Afterwards, we returned to the dorm to pack our bags for our triumphant homecoming. We were interrupted by an American voice addressing us, uttering the words every woman longs to hear – “Should I wear a tank-top or a t-shirt?”. Assuring the voice’s owner that a tank-top would be wonderfully suited to the cold air outside, he thanked us and emerged, tank-top clad, arms emblazoned with tattoos, and clutching a bottle of ‘Olde English’ malt liquor, in direct violation of the ‘no drinking in dorm rooms’ rule. He proceeded to give us a lecture on the historical significance of this beer, as well as it’s ‘brass monkey’ form, in which it is mixed with orange juice. We misheard ‘brass’ as ‘breast’ and chose to refer to it thus from then on.

He disappeared to harass, in an inimitably aggressive manner, some poor American girl on her laptop in bed, while his friend Ginger Mike joined us, also swigging Olde English. He offered it to us and we duly tried it; Emily found it less awful than Mike had told us it was, while I winced so hard at the taste that Mike roared with laughter and encouraged us to drink not only more ‘breast monkey’ (even worse with orange juice than without), but also the full contents of the tiny Jaeger bottle we’d hardly touched since Berlin thanks to illness and abstention from drinking post-disaster night in Prague. He was far friendlier than his boorish friend, who with self-important zest shouted at Laptop Girl that he was about to tell her ‘the greatest story ever’ – a plan hindered by the arrival of a highly unimpressed security guard, who told them to bring their alcohol upstairs and stop drinking in the dorm. They assured him that they’d be upstairs in five minutes.

Tattoo Guy became more obnoxious when the security guard, who was of subcontinental origin, left. He ranted about his ethnicity, featuring some highly racist slurs, while Mike told us he loved us and that we were his favourite two people in the world. He had reached the state of drunkenness where kissing the top of random girls’ heads was the order of the evening, and literally tried to drag us off to meet him and Tattoo Guy’s friends, in between repeatedly trying to get us to drink breast monkey, though we refused multiple times.

We shifted towards the door, where Tattoo Guy began harassing another American, this time a native of Baltimore by the name of David. We immediately liked him for his good-natured humouring of the two drunkards, who by now had grown irritating; when Mike offered me the breast monkey for the hundredth time, I accepted it and, when he wasn’t looking, hid it behind the lockers, retrieving it only when Tattoo Guy berated him for losing it. Meanwhile Emily and I focused on bringing ‘grim’ and ‘grotty’ to the forefront of David’s vocabulary.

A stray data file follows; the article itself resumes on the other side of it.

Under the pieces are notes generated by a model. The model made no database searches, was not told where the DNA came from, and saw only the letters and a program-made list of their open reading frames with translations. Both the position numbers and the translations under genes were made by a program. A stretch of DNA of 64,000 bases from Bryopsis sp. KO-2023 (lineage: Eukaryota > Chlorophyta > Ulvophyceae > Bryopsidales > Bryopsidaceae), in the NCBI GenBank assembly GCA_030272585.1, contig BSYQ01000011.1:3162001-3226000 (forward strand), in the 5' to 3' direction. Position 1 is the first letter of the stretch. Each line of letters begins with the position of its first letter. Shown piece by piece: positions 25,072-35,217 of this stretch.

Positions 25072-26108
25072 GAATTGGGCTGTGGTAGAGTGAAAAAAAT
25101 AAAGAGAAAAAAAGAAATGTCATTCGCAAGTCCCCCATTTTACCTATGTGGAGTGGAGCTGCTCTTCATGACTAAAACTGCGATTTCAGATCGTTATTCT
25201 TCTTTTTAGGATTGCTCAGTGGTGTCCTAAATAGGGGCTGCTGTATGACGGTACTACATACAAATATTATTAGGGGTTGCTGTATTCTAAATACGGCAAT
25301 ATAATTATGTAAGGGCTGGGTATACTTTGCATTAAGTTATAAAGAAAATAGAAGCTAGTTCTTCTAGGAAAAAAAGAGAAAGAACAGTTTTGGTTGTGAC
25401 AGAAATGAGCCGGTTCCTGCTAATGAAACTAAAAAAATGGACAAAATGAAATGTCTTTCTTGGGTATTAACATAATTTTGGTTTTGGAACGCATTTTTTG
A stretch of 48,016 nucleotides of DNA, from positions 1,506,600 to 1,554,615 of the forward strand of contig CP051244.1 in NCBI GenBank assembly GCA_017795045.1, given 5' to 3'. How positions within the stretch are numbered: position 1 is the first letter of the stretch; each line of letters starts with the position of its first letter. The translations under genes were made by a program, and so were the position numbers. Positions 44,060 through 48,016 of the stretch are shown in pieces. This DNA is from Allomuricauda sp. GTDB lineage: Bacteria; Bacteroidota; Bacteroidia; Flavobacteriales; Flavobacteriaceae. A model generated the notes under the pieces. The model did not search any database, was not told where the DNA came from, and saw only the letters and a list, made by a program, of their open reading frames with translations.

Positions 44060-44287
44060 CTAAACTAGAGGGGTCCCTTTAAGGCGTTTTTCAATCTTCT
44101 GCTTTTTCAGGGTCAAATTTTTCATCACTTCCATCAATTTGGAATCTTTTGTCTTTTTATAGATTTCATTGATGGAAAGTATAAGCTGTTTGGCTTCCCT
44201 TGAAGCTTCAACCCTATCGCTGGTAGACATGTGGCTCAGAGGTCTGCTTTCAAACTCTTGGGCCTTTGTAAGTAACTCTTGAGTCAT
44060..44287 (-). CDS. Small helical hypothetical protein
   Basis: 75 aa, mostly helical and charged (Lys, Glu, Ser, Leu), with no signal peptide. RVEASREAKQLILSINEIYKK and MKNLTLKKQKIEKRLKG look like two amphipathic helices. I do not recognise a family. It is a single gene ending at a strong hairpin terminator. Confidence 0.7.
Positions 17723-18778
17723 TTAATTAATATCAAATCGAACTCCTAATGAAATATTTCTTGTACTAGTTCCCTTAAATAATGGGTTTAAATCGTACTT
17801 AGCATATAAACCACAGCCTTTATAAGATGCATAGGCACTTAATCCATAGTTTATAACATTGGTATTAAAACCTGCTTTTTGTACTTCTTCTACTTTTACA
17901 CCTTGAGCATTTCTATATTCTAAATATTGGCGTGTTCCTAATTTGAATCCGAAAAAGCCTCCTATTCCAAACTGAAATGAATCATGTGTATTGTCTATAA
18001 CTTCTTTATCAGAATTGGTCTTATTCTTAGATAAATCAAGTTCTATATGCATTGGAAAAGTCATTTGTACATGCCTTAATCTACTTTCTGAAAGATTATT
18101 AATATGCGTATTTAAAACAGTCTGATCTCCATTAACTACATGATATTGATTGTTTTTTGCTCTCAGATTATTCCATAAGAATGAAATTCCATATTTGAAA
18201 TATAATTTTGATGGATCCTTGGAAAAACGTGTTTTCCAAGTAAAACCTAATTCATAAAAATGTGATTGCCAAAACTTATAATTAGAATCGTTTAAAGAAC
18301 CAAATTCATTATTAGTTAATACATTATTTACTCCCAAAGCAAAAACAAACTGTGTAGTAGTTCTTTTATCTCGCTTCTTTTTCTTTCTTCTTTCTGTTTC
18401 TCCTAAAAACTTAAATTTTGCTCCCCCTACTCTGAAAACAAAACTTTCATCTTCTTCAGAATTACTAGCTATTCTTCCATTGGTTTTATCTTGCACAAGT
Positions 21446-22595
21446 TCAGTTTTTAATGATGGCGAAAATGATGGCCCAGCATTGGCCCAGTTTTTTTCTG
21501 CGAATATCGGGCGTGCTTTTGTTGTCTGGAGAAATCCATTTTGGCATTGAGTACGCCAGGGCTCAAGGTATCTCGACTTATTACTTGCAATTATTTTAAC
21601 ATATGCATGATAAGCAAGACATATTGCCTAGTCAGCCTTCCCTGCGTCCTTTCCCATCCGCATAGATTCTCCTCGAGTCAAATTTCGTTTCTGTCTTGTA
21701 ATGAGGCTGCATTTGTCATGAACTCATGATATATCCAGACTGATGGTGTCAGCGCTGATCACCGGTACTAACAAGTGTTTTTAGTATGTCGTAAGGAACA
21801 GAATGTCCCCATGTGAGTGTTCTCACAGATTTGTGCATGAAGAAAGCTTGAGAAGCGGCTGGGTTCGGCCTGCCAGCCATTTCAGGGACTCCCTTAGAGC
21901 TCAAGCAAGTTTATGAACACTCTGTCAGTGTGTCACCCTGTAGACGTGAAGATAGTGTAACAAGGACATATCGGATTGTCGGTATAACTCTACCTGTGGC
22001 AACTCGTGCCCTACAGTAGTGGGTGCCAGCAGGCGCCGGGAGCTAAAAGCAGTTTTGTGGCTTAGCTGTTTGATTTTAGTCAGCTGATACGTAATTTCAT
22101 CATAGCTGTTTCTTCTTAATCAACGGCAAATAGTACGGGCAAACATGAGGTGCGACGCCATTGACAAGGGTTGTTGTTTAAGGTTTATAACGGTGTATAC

The security guard reappeared and kicked the lairy friends out, while giving us a sympathetic smile as Mike grabbed us and dragged us out the dorm, proclaiming that we were his ‘ladies’. Exchanging furtive glances on the stairs,  Emily and I decided that meeting the random friends of a racist and an inebriate was a bad idea – especially as it would have involved getting into a stranger’s car. Once the others had released us from their grip and stumbled through the key-protected door separating the rooms from the foyer, we fled back to the room, waiting ten minutes before returning to the foyer to use the internet. Leaving the hostel to look for a club, we saw the backs of Mike and Racist Guy outside as they bothered a passer-by. Fearing they would turn round and try to force us to go with them again, we high-tailed it back to the room, where we bumped into David once more. We chatted to him about cheerful subjects including jobs, university and a heightened state of existentialism brought on by the breast monkey’s godawful taste. Finding him funny and extremely easy-going, we took him up on his offer of going for a drink before he had a Skype appointment with his ‘mom’ at 10.

Various seedy-looking casinos and extortionate bars were passed over before we came to a hotel bar with garish décor, including garish zebra-print seats and bright red walls and carpet, in which we settled. A misunderstanding led to me being bought a beer which, while still not to my taste, was at least drinkable and not wince-inducing, to the point where I finished it all by myself in between discussing accents, TV shows and David’s difficulty with finding a boyfriend in Europe due to the impeccable dress sense of continental European men. He dubbed this dilemma ‘Gay or European?’, a game that we enjoyed the idea of.

10pm rolled around too soon and, after imploring us to add him on Facebook, he departed for an internet dcafe. One of our other conversations – that of the ‘Essex girl on a night out’ look so favoured in England – had caught the ear of a nearby patron, who remarked to us that “You haven’t exactly given him the best impression of England, have you?”. Expecting him to rebuke us, he then continued, “Mind you, it is accurate…”

Despite having a perfect English accent, this middle-aged man was actually Dutch. We embarked on a discussion about the disparity in university fees and expectations between England and Holland, which may sound dull on paper but was actually really interesting – the Dutch pay 1150 euros a year for uni, but are perceived to have not finished their degrees if they don’t do a Masters, even though technically they have. He was shocked by our fees, as you can expect given the £8000-a-year difference between the two countries.